Energy bills: Power blackout prevention scheme which could earn households £100 approved | Business News


The energy regulator has approved a scheme that will see households and businesses taking part receive financial rewards for saving power at times of peak demand.

National Grid ESO, which operates the country’s electricity network, said Ofgem had backed its plans for the Demand Flexibility Service (DFS) for the current winter.

The scheme is designed to help prevent power blackouts, which National Grid has previously warned are a risk over the coming months given the squeeze on gas supplies across Europe as a result of Russia’s war in Ukraine.

While seen as unlikely, a prolonged cold snap could mean power demand exceeds supply.

Contingency plans are in place for three-hour blackouts in that event.

Please use Chrome browser for a more accessible video player

How would planned blackouts work?

The DFS is the first line of defence.

It is to be tested for the first time in the coming days to demonstrate its effectiveness.

It will see households and businesses, which must have smart meters to qualify for the scheme via their supplier, told in advance that they should avoid using energy intensive appliances in a certain evening hour on a particular day.

There will be at least 12 such ‘demonstration days’, National Grid said, to make the scheme worthwhile for signatories.

They alone could earn the average household up to £100, a welcome sum as families battle the energy-led cost of living crisis.

Industrial and commercial businesses with larger energy usage could save multiples of this sum.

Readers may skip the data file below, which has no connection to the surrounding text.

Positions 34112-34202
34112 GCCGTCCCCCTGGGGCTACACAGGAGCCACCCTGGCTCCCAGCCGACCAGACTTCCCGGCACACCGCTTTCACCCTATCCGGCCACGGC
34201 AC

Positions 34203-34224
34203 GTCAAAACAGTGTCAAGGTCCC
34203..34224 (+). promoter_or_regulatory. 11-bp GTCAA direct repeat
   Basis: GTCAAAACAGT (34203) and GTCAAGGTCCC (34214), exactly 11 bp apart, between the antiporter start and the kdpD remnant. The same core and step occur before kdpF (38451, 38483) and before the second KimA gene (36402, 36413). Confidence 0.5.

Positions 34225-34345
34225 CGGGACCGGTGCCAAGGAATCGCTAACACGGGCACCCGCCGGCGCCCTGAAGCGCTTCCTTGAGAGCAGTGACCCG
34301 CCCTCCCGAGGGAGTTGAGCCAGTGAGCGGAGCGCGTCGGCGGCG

There is the potential for more savings in the event the DFS is actually needed, to help prevent blackouts.

Fintan Slye, the ESO’s executive director, said: “We are delighted that Ofgem have approved the use of our Demand Flexibility Service this winter.

“It will help mitigate the potential risks that the ESO has outlined in its Winter Outlook and will allow consumers to see a financial return for reducing their electricity use at peak times.

Read more
How worried should I be out the lights going out?

“As a responsible operator of the electricity system, we have developed this innovative Demand Flexibility Service to compliment the robust set of tools we already use to balance the electricity system every day.”

A separate National Grid Gas Transmission study suggested that the country would be relying more on LNG (liquefied natural gas) supplies from the US and Qatar this winter.

That is because of uncertainty over whether traditional EU imports would be available because of the squeeze on supplies in the bloc following Russia’s war in Ukraine – intensifying pressure on the UK power grid as a result.


Source link